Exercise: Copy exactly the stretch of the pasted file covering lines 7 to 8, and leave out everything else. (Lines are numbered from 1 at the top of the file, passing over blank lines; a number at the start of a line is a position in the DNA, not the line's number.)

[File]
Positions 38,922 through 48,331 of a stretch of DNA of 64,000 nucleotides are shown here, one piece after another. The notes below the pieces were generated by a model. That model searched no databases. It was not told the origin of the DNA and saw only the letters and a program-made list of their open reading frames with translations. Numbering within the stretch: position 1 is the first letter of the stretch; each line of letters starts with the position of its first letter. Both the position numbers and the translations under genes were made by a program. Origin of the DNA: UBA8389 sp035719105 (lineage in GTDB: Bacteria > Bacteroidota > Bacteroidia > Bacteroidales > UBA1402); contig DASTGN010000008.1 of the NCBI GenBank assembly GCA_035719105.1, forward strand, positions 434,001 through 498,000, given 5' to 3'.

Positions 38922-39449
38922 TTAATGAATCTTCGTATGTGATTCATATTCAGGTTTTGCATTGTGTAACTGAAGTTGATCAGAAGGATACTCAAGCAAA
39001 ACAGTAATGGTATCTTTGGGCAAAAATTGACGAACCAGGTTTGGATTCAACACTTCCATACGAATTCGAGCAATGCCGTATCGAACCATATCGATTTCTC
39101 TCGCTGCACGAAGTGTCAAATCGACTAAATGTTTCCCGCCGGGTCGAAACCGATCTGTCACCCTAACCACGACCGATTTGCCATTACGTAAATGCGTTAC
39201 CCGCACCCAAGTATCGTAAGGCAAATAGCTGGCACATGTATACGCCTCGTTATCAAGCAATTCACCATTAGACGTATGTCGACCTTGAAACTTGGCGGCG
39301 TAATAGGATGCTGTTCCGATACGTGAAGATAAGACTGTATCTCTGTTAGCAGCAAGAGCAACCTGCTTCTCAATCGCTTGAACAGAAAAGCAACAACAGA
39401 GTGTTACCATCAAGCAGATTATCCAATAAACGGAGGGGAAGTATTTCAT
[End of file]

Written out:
39301 TAATAGGATGCTGTTCCGATACGTGAAGATAAGACTGTATCTCTGTTAGCAGCAAGAGCAACCTGCTTCTCAATCGCTTGAACAGAAAAGCAACAACAGA
39401 GTGTTACCATCAAGCAGATTATCCAATAAACGGAGGGGAAGTATTTCAT